The Laos Mission (also, North Laos Mission, North Siam Mission) was founded in Chiang Mai, northern Thailand by the Rev. Daniel McGilvary and Mrs. Sophia McGilvary in April 1867. It was established as a mission of the Board of Foreign Missions, Presbyterian Church in the United States.
The original vision for the mission came from Dr. Dan Beach Bradley, who himself once proposed starting a mission in the North. The Laos Mission included, at one time or another, six stations in Northern Siam: Chiang Mai (founded 1867); Lampang (founded in 1885 and originally known as the Lakawn Station); Lamphun (founded 1891 and made a sub-station of Chiang Mai in 1897); Phrae (1893): Nan (1895); and Chiang Rai (1896). In addition, the mission founded a station in 1903 to work with the Tai peoples of eastern Burma in Kengtung, which was closed in 1907; and it founded another station, the Chiang Rung Station, in Yunnan Province, southern China in 1917.
The mission founded its first church, Chiang Mai Church, now known simply as First Church, Chiang Mai, in 1868. After a brief period of evangelistic success, the mission underwent a time of persecution in 1869, during which two converts were martyred. The mission did not fully recover until the late 1870s. In 1880, it founded three congregations including the Mae Dok Daeng Church, known today as the Suwanduangrit Church, Ban Dok Daeng. In 1885, the mission sponsored the founding of the Presbytery of North Laos, officially under the Synod of New York City, to give oversight to the churches.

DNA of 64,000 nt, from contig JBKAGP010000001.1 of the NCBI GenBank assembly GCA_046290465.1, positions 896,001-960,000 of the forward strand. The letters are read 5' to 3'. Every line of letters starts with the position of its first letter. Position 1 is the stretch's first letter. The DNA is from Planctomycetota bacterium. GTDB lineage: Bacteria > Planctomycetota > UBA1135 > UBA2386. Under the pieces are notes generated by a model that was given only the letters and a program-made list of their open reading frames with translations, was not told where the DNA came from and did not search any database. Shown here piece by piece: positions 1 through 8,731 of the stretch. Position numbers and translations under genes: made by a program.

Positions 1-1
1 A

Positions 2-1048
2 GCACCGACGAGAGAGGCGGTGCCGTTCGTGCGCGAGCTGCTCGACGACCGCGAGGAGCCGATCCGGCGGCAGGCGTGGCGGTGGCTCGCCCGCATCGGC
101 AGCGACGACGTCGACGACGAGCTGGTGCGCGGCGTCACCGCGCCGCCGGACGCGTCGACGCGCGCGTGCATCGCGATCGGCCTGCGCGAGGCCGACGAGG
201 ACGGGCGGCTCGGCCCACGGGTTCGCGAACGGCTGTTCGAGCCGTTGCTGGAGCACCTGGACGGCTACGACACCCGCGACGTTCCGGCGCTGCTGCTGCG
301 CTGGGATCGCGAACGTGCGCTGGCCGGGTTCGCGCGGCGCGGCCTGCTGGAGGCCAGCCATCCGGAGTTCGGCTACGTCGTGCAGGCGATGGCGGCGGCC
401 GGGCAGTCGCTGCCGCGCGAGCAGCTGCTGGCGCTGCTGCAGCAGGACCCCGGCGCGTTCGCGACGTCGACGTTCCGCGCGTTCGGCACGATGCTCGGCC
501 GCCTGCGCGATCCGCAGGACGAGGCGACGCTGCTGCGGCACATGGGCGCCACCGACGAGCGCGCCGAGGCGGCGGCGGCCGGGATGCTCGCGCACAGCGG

By the 1890s, the mission increasingly emphasized medical and educational institutional work, founding boarding schools, such as Prince Royal's College and Chiang Rai Witthayakhom School, hospitals and dispensaries in each of the stations. The churches, meanwhile, numbered 37 by 1920, the last year of the mission, and communicate membership numbered 6,649 that same year. The presbytery continued in existence until 1934, when it was incorporated into the Church of Christ in Thailand. Beginning in the 1890s, the majority of the mission's members campaigned for mission expansion into the Shan States of Burma, which brought it into a protracted, time-consuming territorial dispute with the American Baptists in Burma. For a brief period from 1911 to 1914, the mission's church grew rapidly in the wake of malaria and smallpox epidemics in various parts of northern Siam. With improvements in communications between northern and central Siam, the Laos Mission was united with the Siam Mission in 1920-21.